FAYETTEVILLE, Ark. (KNWA/KFTA) — The real estate market in Northwest Arkansas remains healthy despite the coronavirus pandemic, according to a new report released on Monday.

Arvest Bank on Tuesday released its annual Skyline Report for all three sectors of real estate – residential, commercial and multifamily – in Northwest Arkansas for the first half of 2020

The Skyline Report is a “biannual analysis of the latest commercial, single-family residential and multifamily residential property markets in Benton and Washington Counties,” according to a release from the bank.

The report is sponsored by Arvest Bank and conducted by the Center for Business and Economic Research (CBER) at the Sam M. Walton College of Business at the University of Arkansas.

Mervin Jebaraj, director of CBER, says the real estate market in the region has done well weathering the economic fallout from the COVID-19 pandemic.

“So far the pandemic has not seemed to hurt the real estate market in the region, and the three areas measured by these reports continue to reflect a consistent balance between supply and demand,” Jebaraj said. “Part of that consistency is a continued contraction in the supply of homes for sale across the region, which continues to drive home prices higher.”

In the first half of 2020, the number of homes listed for sale in Northwest Arkansas decreased 48.8 percent compared to the first half of 2019 — from 2,357 to 1,206.

At the same time, available lots on which to build homes fell to 3,896 — the lowest point since the inception of the Skyline Report in 2004.

“It is possibly that the pandemic may have suppressed, or delayed, individuals from listing their homes for sale, but the historic low interest rates for mortgages is enticing many consumers to want to purchase,” Jebaraj said. “Until more inventory is available, it will be difficult for homebuyers to find a home to buy.”

Compared to the first half of 2019, average home prices have risen 8.8 percent in Benton County and 5.3 percent in Washington County. In the previous five years, average home prices have risen 36.1 percent in Benton County and 27.7 percent in Washington County.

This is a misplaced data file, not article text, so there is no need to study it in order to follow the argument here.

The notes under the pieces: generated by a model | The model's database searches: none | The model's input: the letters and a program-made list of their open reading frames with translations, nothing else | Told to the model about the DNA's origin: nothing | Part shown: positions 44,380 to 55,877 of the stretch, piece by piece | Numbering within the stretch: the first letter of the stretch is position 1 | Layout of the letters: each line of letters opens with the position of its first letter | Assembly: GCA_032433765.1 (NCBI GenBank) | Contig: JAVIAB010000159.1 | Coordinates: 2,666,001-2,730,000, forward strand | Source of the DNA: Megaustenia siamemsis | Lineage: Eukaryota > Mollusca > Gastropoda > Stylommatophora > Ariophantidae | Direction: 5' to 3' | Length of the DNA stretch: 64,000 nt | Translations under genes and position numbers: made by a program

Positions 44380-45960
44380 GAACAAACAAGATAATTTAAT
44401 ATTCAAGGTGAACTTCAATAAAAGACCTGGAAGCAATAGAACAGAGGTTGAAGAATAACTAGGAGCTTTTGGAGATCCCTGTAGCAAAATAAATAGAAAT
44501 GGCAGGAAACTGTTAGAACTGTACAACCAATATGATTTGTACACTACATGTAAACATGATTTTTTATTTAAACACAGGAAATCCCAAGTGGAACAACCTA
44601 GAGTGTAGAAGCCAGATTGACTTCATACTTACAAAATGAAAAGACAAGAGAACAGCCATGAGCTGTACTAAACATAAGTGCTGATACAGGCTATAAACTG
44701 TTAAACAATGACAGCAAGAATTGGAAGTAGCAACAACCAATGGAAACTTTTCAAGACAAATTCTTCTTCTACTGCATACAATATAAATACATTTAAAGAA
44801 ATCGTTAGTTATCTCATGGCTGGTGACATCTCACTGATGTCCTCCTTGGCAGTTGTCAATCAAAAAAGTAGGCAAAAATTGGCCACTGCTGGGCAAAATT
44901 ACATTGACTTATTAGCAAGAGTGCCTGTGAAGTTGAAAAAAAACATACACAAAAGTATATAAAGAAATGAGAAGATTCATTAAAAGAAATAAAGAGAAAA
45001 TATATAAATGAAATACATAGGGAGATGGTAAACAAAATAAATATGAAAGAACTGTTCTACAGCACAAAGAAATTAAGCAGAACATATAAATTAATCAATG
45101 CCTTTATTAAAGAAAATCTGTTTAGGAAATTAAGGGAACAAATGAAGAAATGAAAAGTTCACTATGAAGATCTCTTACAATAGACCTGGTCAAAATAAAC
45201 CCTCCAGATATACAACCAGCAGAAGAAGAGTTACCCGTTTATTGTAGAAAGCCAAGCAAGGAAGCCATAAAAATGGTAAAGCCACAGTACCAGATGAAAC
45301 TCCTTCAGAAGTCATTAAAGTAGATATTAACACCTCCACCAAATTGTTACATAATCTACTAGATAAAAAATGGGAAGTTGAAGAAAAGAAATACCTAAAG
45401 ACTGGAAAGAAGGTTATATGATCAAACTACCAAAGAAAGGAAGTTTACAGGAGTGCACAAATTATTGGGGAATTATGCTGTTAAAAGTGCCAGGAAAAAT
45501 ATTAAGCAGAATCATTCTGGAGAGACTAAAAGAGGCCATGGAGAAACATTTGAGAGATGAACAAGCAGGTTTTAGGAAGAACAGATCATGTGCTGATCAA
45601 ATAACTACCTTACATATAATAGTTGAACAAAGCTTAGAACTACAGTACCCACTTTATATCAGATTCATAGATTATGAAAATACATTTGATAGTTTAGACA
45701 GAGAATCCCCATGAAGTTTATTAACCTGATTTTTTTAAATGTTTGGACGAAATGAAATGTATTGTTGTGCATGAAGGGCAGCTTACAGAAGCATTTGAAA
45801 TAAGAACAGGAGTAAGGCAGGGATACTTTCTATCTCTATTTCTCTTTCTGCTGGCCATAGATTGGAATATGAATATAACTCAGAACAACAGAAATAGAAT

In the multifamily market, average rent prices for units increased 4.7 percent from the first half of 2019 to $729.82. According to the report, over the past five years, rent prices have increased 26.5 percent in Northwest Arkansas.

Vacancy rates increased from 3.5 percent in the first half of 2019 to 4.8 percent “as a result of construction of new developments being completed and new units entering the market.”

According to the report, the pace of multifamily construction is expected to remain strong in the near-term with $481.5 million in building permits issued during the past year, a record high for the Skyline Report.

The commercial real estate market has remained stable despite an increase in employees working from home, Jebaraj said, with overall vacancy rates falling across all submarkets from 11 percent to 10.8 percent compared to the first half of 2019.

“At this point it seems that even if the work-from-home trend continues, it will likely not have a significant impact on office space in the region as any potential loss from remote work will be offset by the need for more space per employee,” he said. “We are hearing that many high-density open space plans will likely transition to more cubicles, walls and lower density for safety reasons.”

The retail submarket vacancy rate rose from 9.4 percent in the first half of 2019 to 10.6 percent.

“With many retail establishments feeling the impact of this pandemic, it isn’t surprising to have a small increase year-over-year in this submarket, and we will be watching this particular area closely in the coming months,” Jebaraj said. “It is also important to not that, for the most part, this report doesn’t include the majority of restaurant properties since many restaurants have standalone structures and are not renting space from retail developers.”

The Skyline Report began in 2004 when Arvest Bank contacted CBER to collect information about the local real estate markets

CBER researchers aggregated and analyzed data from local governments, property managers, visual inspections and the business media to “provide a complete picture of the status of property markets in the two counties,” Arvest said in its release.